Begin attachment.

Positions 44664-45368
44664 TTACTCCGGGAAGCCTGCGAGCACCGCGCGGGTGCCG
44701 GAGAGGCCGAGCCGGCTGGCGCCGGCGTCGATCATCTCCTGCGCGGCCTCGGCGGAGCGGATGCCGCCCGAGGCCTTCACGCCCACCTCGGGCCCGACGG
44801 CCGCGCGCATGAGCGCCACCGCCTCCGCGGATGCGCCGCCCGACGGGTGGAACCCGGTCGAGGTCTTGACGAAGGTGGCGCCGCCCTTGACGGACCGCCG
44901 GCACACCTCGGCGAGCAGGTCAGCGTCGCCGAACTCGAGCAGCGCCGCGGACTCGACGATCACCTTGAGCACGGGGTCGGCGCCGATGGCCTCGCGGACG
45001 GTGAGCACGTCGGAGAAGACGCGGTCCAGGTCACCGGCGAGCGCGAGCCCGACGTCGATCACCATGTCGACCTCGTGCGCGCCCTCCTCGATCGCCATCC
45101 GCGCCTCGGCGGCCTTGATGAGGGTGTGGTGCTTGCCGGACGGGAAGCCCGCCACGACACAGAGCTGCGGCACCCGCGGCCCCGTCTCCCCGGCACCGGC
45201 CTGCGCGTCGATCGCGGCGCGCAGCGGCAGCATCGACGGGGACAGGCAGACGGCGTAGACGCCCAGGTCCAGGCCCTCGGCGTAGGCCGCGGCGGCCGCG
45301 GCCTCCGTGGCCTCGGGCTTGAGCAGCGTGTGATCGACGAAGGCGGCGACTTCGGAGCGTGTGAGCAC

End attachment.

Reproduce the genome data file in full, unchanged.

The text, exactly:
Positions 44664-45368
44664 TTACTCCGGGAAGCCTGCGAGCACCGCGCGGGTGCCG
44701 GAGAGGCCGAGCCGGCTGGCGCCGGCGTCGATCATCTCCTGCGCGGCCTCGGCGGAGCGGATGCCGCCCGAGGCCTTCACGCCCACCTCGGGCCCGACGG
44801 CCGCGCGCATGAGCGCCACCGCCTCCGCGGATGCGCCGCCCGACGGGTGGAACCCGGTCGAGGTCTTGACGAAGGTGGCGCCGCCCTTGACGGACCGCCG
44901 GCACACCTCGGCGAGCAGGTCAGCGTCGCCGAACTCGAGCAGCGCCGCGGACTCGACGATCACCTTGAGCACGGGGTCGGCGCCGATGGCCTCGCGGACG
45001 GTGAGCACGTCGGAGAAGACGCGGTCCAGGTCACCGGCGAGCGCGAGCCCGACGTCGATCACCATGTCGACCTCGTGCGCGCCCTCCTCGATCGCCATCC
45101 GCGCCTCGGCGGCCTTGATGAGGGTGTGGTGCTTGCCGGACGGGAAGCCCGCCACGACACAGAGCTGCGGCACCCGCGGCCCCGTCTCCCCGGCACCGGC
45201 CTGCGCGTCGATCGCGGCGCGCAGCGGCAGCATCGACGGGGACAGGCAGACGGCGTAGACGCCCAGGTCCAGGCCCTCGGCGTAGGCCGCGGCGGCCGCG
45301 GCCTCCGTGGCCTCGGGCTTGAGCAGCGTGTGATCGACGAAGGCGGCGACTTCGGAGCGTGTGAGCAC